master's degree, should be excluded

from the church. I have not found

a man who would say that any one who intelligently

adheres to these oaths, should be allowed a place in

Christ's church. But my object in writing was

simply to say two things. 1st That I had no thought

of condemning your committee- The condemnation was on

the other side. You informed me that they had prejudged our

case without a hearing, & condemned our position 2nd I

intended to say that it is of no use to send my numbers

there, because your committee have already condemned

them, by expressing an opinion through their

secretary. God bless you & them, My Dr. Br.

C. G. Finney


Finney received the following reply from Ritchie in Concinnati:


Cin. Nov. 11 1868

Pres. C. G. Finney

Dear Bro

I have no wish to annoy you by my letters

and yet I so value your approbation that I

am not willing to stand in a false position

1st I was so anxious that your Book should

pass our Comm that I suggested the only

point on which there was likely to be a diff

-iculty. It was not the act of the Comm. at all.

2d None of our Comm. as far as I know believe

that persistent and instructed masons

should be received and kept in the Church.

Indeed we would not advocate the receiving

of even teachable and partially informed

masons. All that I feel it a duty to do

in present circumstances is to refrain

from condemning those churches who tolerate

[page 2]

or receive the latter class with a

view to instruction & reform.

I might add that during a Pastorate

of twelve years I never received a

single member of any secret Soc.

A very near friend of mine formerly

a member of our Comm. received in

the same period twelve and succeeded

in every case in getting them to

leave the Lodge - He claims still

that he has done more for the

cause than I did. I am not

prepared to condemn him, much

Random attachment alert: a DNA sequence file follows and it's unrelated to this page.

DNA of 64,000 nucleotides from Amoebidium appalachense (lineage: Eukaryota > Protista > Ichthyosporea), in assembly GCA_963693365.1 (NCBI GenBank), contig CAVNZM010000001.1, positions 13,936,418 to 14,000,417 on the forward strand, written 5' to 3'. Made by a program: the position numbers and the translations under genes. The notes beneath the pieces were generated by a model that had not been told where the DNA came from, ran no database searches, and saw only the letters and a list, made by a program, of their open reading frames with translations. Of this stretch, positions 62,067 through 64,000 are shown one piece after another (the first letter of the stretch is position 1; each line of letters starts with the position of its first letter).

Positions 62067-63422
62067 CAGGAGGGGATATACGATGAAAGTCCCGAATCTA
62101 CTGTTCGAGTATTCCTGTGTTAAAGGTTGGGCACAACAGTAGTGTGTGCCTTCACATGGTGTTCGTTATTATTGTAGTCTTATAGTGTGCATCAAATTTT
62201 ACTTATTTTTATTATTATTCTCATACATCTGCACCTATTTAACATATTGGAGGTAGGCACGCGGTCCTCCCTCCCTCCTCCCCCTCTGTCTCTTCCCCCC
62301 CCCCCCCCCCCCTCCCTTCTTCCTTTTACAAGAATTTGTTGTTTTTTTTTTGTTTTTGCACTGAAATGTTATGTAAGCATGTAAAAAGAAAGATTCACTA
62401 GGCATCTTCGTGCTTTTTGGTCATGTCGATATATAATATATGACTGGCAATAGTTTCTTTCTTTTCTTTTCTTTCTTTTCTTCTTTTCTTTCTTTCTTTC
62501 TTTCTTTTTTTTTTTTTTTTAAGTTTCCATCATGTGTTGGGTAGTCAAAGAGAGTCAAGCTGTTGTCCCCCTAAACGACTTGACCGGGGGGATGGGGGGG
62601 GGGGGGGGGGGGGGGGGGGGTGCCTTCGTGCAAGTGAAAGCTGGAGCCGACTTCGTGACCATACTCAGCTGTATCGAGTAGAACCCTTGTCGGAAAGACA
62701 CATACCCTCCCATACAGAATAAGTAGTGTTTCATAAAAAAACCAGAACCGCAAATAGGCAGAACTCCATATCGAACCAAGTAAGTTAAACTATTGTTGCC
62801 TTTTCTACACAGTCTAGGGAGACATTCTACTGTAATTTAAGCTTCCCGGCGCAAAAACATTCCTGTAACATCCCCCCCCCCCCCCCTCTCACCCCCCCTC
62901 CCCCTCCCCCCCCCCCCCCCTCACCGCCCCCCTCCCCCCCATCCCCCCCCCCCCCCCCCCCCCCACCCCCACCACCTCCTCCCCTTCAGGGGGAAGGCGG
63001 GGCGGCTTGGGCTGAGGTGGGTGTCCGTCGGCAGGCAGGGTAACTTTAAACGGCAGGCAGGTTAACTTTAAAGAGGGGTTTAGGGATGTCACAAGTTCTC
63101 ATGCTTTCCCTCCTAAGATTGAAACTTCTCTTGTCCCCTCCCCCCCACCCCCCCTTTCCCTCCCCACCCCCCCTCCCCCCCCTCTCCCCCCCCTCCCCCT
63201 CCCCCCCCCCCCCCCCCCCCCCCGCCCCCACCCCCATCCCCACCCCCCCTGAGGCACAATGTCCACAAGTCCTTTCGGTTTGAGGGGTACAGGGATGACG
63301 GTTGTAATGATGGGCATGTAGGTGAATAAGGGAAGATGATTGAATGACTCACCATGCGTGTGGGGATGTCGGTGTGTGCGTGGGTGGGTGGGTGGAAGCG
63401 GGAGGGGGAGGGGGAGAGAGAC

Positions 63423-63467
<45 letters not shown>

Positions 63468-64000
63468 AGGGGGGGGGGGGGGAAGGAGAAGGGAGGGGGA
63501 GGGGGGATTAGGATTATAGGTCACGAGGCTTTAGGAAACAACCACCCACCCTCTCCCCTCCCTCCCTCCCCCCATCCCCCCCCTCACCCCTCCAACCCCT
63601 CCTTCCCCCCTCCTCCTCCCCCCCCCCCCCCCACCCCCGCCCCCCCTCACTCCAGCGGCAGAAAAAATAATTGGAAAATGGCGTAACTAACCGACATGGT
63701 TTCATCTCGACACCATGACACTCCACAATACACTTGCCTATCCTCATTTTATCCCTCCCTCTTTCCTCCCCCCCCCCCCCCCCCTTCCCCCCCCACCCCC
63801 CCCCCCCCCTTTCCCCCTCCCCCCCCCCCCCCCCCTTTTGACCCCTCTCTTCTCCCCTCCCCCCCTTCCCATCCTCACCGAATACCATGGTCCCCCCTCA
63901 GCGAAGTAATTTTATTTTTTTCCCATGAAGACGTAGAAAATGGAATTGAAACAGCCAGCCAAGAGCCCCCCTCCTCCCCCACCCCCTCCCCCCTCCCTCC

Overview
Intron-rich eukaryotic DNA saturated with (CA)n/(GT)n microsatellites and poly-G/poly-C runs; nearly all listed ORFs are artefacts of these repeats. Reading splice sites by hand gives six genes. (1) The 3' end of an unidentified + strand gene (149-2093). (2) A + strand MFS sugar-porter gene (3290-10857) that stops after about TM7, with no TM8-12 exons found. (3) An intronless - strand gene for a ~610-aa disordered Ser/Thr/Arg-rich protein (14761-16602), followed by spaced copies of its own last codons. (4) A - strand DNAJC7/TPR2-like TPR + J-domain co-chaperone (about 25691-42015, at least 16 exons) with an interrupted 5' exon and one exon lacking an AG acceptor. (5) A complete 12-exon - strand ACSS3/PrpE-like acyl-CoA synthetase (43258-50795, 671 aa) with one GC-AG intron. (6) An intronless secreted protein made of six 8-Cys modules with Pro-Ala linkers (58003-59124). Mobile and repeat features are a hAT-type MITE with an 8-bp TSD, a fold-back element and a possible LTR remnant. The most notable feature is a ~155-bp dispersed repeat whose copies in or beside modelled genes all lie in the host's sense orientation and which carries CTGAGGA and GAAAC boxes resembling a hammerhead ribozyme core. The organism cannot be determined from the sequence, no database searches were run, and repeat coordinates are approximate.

less would I condemn President

Finney's plan for on that plan

I always acted. I need not tell

you that we need much wisdom

in dealing with such a system

of iniquity. I shall still expect

your Mss I doubt whether

the difference between us amounts

to anything after all at least

you will see that it is of a negative kind.

Yours A Ritchie



The following was received from Jonathan Blanchard in a letter dated Cincinnati, Nov 12. 1868:


Dear & Beloved Brother --

I have but a moment to write-- Do my dear brother send your Manuscript to Brother Ritchie --carefully and prayerfully revised as you surely will. The only difficulty with Brother Ritchie is that he is perfectly simple hearted and honest-- and does not wish to say one thing to one man & another to another -- And as "while men slept" (yourself among them) the devil hath sowed his secret tares in the Churches he (Ritchie) does not want to jerk up wheat and tares together -- But do send your Manuscript without delay --


Finney then received the following from J. A. Bingham, the General Agent of the Western Tract and Book Society:


Mallet Creek Nov 25, 1868


Rev. C. G. Finney

Dear Bro:

I expected to find on

my arrival in Cincinn-

ati your Book nearly or

quite ready for delivery. Of

course I am disappointed

that the copy is not

furnished. What does it

mean? The Soc. is ready -

and has been. The form

of passing through the

hands of the publishing

Board, being the first, &

only thing after Mss. recd

no other delay, as I un-

derstand it, will prevent

[page 2]

expeditious issue. The people

want that Book, I want

it -- and wish to put

it in the hands of others.

Is the Tr. Society to have

the copy? Are we to

have the Book for

the public good? If not

we must hurry up

Dr. Morgan's report

Yours truly

J. A. Bingham


Further negotiations took place, and Finney eventually got his Mss off to them towards the close of the year.



See letters of Ritchie to George Clark, 17 July and 28 August, and to Finney, 7 August 1868, in Finney Papers.

See Ritchie to Finney, 4 December 1868, and letter from Ritchie dated December 29, 1868, in the Calendar of the Finney Papers, acknowledging receipt of the Ms.